Frida in Paris: The Clothes, The Exhibition, The Affair

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Frida in Paris: The Clothes, The Exhibition, The Affair
Frida Kahlo, the Mexican artist whose life and art command an iconic status few other women can claim, may need no introduction in 2023. Her extraordinary biography inspired Salma Hayek’s film Frida (2002). Her unique face and fashion statements grace countless covers of books, posters, mugs, and kitschy incarnations. For most of her professional career, she was considered an “artist’s wife” who dabbled in her own studio. Today, she is one of Mexico’s best known national treasures, especially in Paris, where her sold-out exhibition at the Palais Galliera more than makes up for her 1939 Parisian disappointments. However, the theme of this much-anticipated solo show is not her heart-wrenching self-portraits that most of her fans admire. Instead, this show focuses on her carefully curated image that blended her nationalistic pride with the need for cosmetic disguises. Frida Kahlo by Toni Frissell, US Vogue 1937. © Toni Frissell, Vogue / Condé Nast Frida Kahlo: Au-Delà des Apparences (Beyond Appearances) at the Palais Galliera, the Musée de la Mode de la Ville de Paris, marks the 84th anniversary of Frida’s one and only trip to Paris from January 21 – March 24, 1939. Composed of over 200 objects, this extraordinary display of Frida’s clothes, jewelry, make up, corsets, shoes, and one prosthetic, surrounded by photos, paintings, and photographs, maps the intersection between her private and public personas. “Beyond Appearances” means that here we will learn more about Frida than her numerous confessional self-portraits seem to convey. Bottines customisées en satin. Customised silk ankle boots. © Museo Frida Kahlo – Casa Azul collection – Javier Hinojosa, 2017 Unfortunately, this magnificent Frida Kahlo exhibition, which opened on September 15, 2022 and closes on March 5, 2023, sold out well in advance of its finale. Therefore, this review tries to offer a bit of consolation through the numerous photos and links to the video tours in English and in French. In addition, I highly recommend the catalogues, in French and English, which provide rich educational commentaries about the history of modern art in Mexico, Frida’s life, and her possessions. Through these virtual opportunities, you learn about the curators’ perspectives which shape this particular approach to an alternative Frida Kahlo-lore. I also recommend Frida Kahlo: Her Universe, published by the Frida Kahlo Museum in 2022. The photos, essays, and insights seamlessly intertwine the art and archives Frida Kahlo and Diego Rivera left behind in their Casa Azul (The Blue House), now the Frida Kahlo Museum, opened to the public in 1958. The Frida Kahlo Museum (La Casa Azul), Coyoacán, Mexico City, Mexico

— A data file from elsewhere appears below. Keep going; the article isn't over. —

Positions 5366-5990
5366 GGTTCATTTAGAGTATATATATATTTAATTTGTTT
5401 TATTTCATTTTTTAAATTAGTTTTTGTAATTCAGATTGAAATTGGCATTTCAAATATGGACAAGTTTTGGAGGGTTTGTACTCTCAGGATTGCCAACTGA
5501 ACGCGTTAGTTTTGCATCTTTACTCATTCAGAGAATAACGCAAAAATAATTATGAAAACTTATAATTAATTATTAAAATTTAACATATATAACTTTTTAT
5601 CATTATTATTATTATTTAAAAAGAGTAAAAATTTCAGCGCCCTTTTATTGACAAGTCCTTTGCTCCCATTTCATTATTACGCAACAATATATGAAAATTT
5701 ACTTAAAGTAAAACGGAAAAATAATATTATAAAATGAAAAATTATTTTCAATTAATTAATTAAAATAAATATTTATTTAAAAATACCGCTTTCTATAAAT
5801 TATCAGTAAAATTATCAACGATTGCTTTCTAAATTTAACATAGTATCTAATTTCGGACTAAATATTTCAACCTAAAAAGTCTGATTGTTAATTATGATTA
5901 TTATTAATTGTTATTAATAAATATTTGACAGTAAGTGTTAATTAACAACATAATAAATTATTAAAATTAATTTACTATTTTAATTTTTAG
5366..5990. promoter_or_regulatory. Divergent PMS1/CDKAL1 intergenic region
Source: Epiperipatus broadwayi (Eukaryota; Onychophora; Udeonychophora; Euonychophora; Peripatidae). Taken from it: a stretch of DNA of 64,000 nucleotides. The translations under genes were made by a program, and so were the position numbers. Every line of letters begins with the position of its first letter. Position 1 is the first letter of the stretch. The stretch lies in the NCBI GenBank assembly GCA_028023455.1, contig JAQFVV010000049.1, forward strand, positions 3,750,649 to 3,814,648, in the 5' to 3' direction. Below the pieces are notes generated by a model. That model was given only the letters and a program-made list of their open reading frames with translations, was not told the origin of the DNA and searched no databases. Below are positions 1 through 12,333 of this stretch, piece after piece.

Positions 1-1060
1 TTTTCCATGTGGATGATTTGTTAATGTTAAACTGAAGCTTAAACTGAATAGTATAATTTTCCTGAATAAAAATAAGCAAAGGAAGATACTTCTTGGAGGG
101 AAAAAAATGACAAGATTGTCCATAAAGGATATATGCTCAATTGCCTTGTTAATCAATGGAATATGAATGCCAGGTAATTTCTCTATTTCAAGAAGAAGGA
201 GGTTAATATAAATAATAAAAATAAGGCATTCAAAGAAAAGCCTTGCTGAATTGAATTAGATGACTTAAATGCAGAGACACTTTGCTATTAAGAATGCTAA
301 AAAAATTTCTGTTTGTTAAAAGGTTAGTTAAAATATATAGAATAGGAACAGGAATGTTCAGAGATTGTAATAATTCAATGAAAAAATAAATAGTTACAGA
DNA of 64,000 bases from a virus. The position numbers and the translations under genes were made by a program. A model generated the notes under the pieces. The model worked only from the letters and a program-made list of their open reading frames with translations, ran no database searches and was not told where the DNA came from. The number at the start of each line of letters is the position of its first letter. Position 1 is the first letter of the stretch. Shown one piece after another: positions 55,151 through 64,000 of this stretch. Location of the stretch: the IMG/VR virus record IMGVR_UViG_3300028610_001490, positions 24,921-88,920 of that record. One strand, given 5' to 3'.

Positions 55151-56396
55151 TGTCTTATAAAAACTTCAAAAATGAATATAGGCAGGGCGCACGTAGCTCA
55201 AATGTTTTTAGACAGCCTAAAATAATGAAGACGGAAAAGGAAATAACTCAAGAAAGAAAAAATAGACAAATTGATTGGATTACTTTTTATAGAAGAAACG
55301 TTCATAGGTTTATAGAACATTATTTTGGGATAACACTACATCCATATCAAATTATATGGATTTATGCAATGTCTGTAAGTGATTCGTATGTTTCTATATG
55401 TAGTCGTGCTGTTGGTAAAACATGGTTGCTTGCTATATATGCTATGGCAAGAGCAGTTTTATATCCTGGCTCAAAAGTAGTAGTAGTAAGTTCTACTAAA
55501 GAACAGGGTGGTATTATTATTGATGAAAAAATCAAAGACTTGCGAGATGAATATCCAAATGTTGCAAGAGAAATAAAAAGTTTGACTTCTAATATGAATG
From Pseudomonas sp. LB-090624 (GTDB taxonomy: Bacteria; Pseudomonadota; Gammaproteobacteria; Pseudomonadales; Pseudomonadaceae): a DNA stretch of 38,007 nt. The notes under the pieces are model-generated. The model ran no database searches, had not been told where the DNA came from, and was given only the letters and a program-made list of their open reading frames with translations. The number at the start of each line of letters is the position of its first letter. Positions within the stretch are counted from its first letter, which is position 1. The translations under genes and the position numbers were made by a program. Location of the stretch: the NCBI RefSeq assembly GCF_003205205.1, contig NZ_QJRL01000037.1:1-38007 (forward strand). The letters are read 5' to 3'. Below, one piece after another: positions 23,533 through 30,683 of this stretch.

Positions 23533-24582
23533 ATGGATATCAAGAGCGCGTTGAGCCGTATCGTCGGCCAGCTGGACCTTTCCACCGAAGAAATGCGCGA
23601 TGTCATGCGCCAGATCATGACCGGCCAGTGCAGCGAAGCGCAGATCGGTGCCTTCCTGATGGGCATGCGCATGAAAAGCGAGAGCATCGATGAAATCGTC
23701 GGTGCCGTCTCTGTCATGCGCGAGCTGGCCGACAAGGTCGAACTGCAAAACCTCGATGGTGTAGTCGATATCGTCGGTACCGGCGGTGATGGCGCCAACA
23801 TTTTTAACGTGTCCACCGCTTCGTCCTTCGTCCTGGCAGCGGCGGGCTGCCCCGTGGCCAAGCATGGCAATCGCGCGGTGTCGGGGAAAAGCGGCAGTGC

Lead photo credit : The Frame, Frida Kahlo, 1938 © Centre Pompidou, MNAM-CCI, Dist. RMN-Grand Palais / Jean-Claude Planchet © Banco de México D. Rivera F. Kahlo Museums Trust / ADAGP, Paris 2022

More in exhibition, Frida Kahlo, history

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Beth S. Gersh-Nešić, Ph.D. is an art historian and the director of the New York Arts Exchange, an arts education service that offers tours and lectures in the New York tristate area. She specializes in the study of Cubism and has published on the art criticism of Apollinaire’s close friend, poet/art critic/journalist André Salmon. She teaches art history at Mercy College in Westchester, New York. She published a book with French poet/literary critic Jean-Luc Pouliquen called "Transatlantic Conversation: About Poetry and Art." Her most recent book is a translation and annotation of "Pablo Picasso, André Salmon and 'Young French Painting,'" with an introduction by Jacqueline Gojard.


  •  Marilyn Brouwer
    2023-03-07 09:18:01
    Marilyn Brouwer
    I so enjoyed this article on the wonderful Frida Khalo Beth. Intriguing and fascinating as always.


    • Beth Gersh-Nesic
      2023-03-08 07:37:02
      Beth Gersh-Nesic
      Thank you so much, Marilyn. Your article on the American Hospital is spectacular! Thank you so much for honoring Dr. Sumner Jackson in this beautiful history of the AH.